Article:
First Orioles victory syrupy sweet for new pitching coach


Opening Day

April 04, 2006|By DAN CONNOLLY

Anew era in Baltimore baseball started yesterday with terrible pancakes.

For years, Leo Mazzone had thought about this moment in time, rocking next to his best buddy, Orioles manager Sam Perlozzo, in the home dugout.

It finally happened yesterday -- the 15th Opening Day at Camden Yards and the first for Mazzone, the Orioles' new pitching coach/designated savior.

Before he rode to the ballpark with Perlozzo, Mazzone sat down at the breakfast table with his fiancee, Rebecca Polson. The way Mazzone tells it, they drank coffee, chatted a little about the day before and then Perlozzo arrived. Nothing eventful.

Polson, however, immediately comes clean. On his first day as an Oriole after 15 1/2 seasons with the Atlanta Braves, Mazzone went to the ballpark hungry, thanks to a little cooking mishap.

"They were the worst pancakes I have ever made in my life. I think the batch of Bisquick was bad," Polson said with a laugh. "I love to cook, so it was kind of embarrassing. I wanted to send him off with a good breakfast, and we ended up throwing it in the trash can.

"Hopefully, he got a banana or yogurt in the clubhouse."

Moments after telling the story, Polson pointed her digital video camera at the JumboTron in center field, which showed Mazzone in the bullpen.

The crowd roared. Mazzone uncrossed his arms and waved. And Polson's eyes watered.

"I am scared to death," she said. "I just want this to go so well for him."

For his part, Mazzone's mood didn't change much early on.

Not when he was in the bullpen watching starter Rodrigo Lopez warm up while the pre-game fireworks were exploding. And not when Lopez surrendered four runs in the first three innings.

In fact, there were times when Lopez glanced in the dugout and Mazzone wasn't rhythmically moving back and forth in his trademark rock.

"Once in a while I saw him doing that, but I was surprised when he was still," Lopez joked. "You know, you're not supposed to do that. Where's the rocking thing?"

The calm began when Mazzone and Perlozzo, longtime friends from Western Maryland, shared a 30-minute car ride from Columbia to the ballpark. They had decided to go separately, but after the pancake debacle, Mazzone called his boss and told him to swing by. The conversation was limited, but relaxed.

"It all felt very normal. It felt right," Mazzone said before the game. "It just confirmed everything, that this was the right time and the right place after 15 years in one place."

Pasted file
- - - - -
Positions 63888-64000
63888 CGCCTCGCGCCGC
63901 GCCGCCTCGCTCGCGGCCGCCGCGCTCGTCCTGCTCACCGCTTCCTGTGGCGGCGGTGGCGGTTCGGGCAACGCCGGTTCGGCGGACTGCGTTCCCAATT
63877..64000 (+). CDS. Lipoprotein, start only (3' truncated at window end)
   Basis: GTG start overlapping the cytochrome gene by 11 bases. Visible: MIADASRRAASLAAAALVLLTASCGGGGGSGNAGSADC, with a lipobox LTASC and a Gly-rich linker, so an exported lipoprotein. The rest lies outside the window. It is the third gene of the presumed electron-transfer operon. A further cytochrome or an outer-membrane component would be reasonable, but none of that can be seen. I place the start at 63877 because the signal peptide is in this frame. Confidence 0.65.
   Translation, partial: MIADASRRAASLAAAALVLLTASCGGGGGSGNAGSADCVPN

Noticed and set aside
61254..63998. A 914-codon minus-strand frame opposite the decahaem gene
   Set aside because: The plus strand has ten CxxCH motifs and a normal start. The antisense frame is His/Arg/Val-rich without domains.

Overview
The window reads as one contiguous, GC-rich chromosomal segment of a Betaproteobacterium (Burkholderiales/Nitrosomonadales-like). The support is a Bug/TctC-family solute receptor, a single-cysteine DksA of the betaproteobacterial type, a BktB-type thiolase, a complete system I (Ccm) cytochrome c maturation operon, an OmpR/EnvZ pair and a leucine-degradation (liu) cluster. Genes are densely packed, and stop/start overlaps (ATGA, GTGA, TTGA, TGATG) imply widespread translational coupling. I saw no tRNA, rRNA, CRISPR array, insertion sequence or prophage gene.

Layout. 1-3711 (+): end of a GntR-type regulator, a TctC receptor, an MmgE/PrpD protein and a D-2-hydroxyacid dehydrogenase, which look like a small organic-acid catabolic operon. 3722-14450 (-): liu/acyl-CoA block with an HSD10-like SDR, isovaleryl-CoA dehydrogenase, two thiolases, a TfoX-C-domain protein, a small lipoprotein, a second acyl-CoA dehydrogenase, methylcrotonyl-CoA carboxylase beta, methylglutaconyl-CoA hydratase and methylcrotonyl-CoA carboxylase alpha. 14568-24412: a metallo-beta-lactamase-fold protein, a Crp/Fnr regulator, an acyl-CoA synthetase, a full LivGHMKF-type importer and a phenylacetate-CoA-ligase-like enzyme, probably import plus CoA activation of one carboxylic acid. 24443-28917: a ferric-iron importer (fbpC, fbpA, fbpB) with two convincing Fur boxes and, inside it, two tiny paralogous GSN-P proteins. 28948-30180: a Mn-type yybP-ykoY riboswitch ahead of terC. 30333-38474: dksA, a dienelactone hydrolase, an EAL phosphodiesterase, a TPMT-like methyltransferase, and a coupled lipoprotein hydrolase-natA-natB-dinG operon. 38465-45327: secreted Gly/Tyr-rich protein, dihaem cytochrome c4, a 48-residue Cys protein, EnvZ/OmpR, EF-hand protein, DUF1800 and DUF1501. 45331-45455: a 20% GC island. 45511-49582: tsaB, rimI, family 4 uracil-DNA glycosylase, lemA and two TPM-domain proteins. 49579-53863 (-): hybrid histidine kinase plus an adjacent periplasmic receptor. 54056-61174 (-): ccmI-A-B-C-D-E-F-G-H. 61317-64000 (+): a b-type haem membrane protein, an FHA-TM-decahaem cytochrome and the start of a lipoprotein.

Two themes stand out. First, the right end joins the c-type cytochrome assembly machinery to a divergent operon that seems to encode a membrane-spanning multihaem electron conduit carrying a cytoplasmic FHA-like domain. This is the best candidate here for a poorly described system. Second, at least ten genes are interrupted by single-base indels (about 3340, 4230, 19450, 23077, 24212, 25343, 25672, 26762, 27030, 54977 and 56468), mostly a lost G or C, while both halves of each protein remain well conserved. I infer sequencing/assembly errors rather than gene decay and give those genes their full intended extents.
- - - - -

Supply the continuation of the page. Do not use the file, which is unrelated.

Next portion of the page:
It wasn't until new closer Chris Ray recorded the final out in the Orioles' 9-6 win against the Tampa Bay Devil Rays that Mazzone let out an excited yelp.

"He yelled," Perlozzo said. "I mean, I've heard him yell, but it's usually yelling at the pitcher because he's ticked off about something. ... That was genuine excitement."

"He hadn't seen me do that because we hadn't been together in the dugout [for a real game] before," Mazzone said. "I am always excited with a win, but I was a little more than normal today. There was a lot of emotion going on, wanting to get this win, not only for Baltimore, but for Sam. I know he was thinking about a lot of things that were personal to him, and so was I a little bit."

At 3:04 p.m., five minutes before the first pitch, Mazzone walked to the top step of the dugout, looked into the crowd and found Polson and his dad, Anthony, 83. He flashed a thumbs up and disappeared back down the steps.

His dad has been to all of Mazzone's Opening Days in the big leagues, but this one was different, a little more special for father and son.

"It's the first one in Baltimore, and he has been with me from Little League until now," Mazzone, 57, said.

Truth is, Anthony Mazzone raised his son to be a New York Yankees fan. They would drive down to Memorial Stadium from Cumberland and cheer for the Yankees to beat the Orioles.

Yesterday, though, the dad sat a few rows behind home plate wearing a black "O's" cap with an orange bill.

"This is the first time I've put an Orioles hat on, the first day," Anthony Mazzone said. "I have to get used to it."

Meanwhile, the son is still getting used to Camden Yards. After high-fiving his pitchers and excitedly strutting into the clubhouse, Mazzone passed the coaches' room, turned the wrong way and ended up in the team's workout area.

One of his pitchers had to point him back in the right direction.

"I've done that about three times already," Mazzone said. "I end up in the equipment room or someplace else."

So Mazzone's first game day as an Oriole started with a wasted breakfast and ended with a wrong turn. But in the middle, Lopez gutted out a win, Ray picked up his first save and the club moved to 1-0 under its heralded new pitching coach.

"I just really wanted to hold up my end of the bargain," Mazzone said with a smile.

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